To handle the potentially crushing wave of IPR appeals, the Federal Circuit has adopted two tools to manage its caseload—designating cases as companion cases and combining cases through consolidation. Due to the nature of IPR proceedings, the Patent Office frequently hears multiple individual cases that involve common claim construction or validity issues for related patents in the same family. To take advantage of these common issues, the Court often deems related cases as companion cases at the appeal stage, and sometimes combines them through consolidation.
By designating cases as companions—a practice the Court has used for quite some time in other contexts—the cases are assigned to the same three-judge panel. The same three judges, therefore, will hear all the related, or companion, appeals, thus promoting both efficiency and consistency. By contrast, through consolidation, the Court takes multiple related appeals and converts them into a single individual appeal. Once consolidated, the Court will receive a single set of briefs, preside over one oral argument, and issue only one decision—effectively treating multiple appeals as a single appeal. Through consolidation, the Court has significantly reduced the number of appeals from IPR decisions, effectively controlling the number of briefs it must review and the number of oral arguments over which it must preside. What is notable, however, is not merely that the Court uses consolidation to manage its caseload, but how the Court uses it.
Since the first appeal from an IPR decision in 2013 through the beginning of 2015, it was typically left to the parties to move to consolidate appeals when they so desired, such as to reduce redundant briefing. In the Federal Circuit’s Rules of Practice, however, the Practice Notes accompanying Rule 12 broadly state that “appeals may be consolidated on motion or by the court sua sponte.” Starting around mid-2015, the Court began frequently doing just that—consolidating appeals sua sponte, often times on the day it sets the schedule.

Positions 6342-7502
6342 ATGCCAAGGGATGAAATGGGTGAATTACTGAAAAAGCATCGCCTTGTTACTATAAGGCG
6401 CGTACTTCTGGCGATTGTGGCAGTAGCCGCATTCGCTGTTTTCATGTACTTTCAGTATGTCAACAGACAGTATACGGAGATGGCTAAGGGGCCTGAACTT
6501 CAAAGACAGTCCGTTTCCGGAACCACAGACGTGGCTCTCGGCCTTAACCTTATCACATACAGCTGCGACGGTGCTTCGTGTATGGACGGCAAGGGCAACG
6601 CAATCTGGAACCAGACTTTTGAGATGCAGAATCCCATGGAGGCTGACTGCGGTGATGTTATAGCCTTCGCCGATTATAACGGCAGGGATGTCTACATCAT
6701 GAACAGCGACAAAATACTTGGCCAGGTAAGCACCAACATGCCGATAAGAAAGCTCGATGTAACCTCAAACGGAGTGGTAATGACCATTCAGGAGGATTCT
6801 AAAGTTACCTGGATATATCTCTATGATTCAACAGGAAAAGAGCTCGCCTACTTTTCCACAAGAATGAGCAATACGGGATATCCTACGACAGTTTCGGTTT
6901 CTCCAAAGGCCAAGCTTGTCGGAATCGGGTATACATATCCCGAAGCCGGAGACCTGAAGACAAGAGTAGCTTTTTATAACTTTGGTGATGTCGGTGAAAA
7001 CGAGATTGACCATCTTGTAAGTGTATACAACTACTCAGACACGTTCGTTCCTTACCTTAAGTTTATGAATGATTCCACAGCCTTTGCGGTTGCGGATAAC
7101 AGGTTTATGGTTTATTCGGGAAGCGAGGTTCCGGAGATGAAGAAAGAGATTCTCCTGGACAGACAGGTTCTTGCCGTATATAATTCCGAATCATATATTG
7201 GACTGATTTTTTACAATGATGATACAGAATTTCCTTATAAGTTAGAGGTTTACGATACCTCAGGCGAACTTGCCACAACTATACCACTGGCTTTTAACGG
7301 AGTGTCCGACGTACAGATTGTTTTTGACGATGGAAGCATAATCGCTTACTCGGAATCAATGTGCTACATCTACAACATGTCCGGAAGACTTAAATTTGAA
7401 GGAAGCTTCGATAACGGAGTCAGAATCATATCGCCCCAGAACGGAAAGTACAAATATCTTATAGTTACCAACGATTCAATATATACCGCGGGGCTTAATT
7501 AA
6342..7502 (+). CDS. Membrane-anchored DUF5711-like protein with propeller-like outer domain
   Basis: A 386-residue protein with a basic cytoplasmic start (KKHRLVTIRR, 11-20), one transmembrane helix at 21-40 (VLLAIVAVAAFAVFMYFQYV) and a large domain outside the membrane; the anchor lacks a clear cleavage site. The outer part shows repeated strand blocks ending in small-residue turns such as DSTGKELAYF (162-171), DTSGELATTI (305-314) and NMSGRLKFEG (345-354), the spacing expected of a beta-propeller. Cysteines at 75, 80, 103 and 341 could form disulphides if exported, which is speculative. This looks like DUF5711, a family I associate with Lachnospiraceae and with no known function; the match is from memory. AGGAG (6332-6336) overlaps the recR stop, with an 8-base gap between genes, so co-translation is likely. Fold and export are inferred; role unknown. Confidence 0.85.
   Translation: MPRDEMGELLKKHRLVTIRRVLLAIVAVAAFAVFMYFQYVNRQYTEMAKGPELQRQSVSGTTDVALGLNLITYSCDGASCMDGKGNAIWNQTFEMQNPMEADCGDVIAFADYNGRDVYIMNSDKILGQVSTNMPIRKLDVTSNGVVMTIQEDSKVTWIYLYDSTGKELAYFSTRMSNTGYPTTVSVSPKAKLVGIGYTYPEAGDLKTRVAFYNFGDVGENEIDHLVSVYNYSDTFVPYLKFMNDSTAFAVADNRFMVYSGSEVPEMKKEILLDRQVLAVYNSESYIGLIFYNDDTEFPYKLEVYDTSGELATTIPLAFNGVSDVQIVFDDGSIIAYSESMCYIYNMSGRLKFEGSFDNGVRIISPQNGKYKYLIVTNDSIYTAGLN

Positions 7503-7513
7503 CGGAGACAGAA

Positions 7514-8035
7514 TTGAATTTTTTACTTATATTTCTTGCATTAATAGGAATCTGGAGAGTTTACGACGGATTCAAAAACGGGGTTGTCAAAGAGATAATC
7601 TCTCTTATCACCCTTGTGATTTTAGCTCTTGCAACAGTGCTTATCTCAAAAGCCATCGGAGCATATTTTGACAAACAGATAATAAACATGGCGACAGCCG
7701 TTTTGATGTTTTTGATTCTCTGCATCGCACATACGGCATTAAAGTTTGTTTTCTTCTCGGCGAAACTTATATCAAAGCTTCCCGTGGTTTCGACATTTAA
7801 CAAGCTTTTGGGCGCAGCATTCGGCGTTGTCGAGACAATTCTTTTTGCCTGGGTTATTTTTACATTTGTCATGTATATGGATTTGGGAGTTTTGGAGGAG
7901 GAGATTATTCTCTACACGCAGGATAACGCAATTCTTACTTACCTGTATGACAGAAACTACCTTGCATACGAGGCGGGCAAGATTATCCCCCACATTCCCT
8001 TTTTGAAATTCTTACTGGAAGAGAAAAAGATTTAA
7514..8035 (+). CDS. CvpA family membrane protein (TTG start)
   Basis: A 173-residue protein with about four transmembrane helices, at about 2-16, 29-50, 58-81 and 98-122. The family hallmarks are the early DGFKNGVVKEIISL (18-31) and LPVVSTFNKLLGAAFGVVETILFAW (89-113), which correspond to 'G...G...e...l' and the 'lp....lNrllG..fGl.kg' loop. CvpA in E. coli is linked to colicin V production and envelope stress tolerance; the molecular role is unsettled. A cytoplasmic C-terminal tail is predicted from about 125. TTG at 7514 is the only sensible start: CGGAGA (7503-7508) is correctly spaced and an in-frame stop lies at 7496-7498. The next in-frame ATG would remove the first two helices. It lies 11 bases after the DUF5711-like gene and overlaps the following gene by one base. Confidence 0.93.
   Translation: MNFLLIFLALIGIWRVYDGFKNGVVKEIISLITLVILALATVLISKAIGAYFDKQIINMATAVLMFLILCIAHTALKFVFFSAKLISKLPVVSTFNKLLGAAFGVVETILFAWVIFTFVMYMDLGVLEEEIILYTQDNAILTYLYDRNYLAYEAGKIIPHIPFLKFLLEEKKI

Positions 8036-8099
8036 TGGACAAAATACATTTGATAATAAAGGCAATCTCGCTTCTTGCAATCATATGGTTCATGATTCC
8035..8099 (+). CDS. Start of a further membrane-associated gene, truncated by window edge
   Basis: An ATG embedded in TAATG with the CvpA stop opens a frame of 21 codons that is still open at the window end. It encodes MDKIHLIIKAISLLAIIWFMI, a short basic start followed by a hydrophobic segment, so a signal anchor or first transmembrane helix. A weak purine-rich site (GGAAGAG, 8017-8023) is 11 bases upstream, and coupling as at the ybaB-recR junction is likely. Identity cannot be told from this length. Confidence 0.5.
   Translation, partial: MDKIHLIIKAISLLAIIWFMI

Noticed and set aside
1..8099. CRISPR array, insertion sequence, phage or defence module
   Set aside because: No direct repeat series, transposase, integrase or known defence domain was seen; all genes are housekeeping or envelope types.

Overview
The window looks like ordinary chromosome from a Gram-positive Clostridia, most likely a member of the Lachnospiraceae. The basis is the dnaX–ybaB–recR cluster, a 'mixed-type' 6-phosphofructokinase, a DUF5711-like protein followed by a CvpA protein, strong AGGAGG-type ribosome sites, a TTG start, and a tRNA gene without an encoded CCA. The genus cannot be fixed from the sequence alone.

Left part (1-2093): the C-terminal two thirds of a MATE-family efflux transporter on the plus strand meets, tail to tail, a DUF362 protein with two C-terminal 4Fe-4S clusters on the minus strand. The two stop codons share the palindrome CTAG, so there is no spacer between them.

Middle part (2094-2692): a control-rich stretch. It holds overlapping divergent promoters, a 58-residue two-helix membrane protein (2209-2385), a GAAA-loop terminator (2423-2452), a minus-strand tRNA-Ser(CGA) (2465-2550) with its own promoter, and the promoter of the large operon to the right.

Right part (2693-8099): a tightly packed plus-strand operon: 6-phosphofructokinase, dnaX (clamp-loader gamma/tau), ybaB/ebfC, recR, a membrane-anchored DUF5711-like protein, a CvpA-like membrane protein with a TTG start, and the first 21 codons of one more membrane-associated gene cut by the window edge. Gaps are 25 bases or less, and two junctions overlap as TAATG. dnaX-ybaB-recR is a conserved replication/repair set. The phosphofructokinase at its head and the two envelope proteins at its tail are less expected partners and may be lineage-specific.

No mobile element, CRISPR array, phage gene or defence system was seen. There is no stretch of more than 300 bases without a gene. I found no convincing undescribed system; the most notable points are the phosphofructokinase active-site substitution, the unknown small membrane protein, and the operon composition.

If a party disagrees with the Court’s decision to consolidate, it has some options, including moving to deconsolidate, requesting an expanded page limit, and even requesting to consolidate more appeals than the Court originally ordered. While the Court has resisted requests to deconsolidate appeals that it has combined, it has been willing to grant expanded page limits in appropriate circumstances. It may even be willing to grant additional time at oral argument.
Depending on whether the wave of appeals ebbs or flows, the Court may find new procedural tools to employ, or may ease the way in which it uses consolidation. But for now, these tools appear to be giving the Court effective control over its caseload of IPR appeals.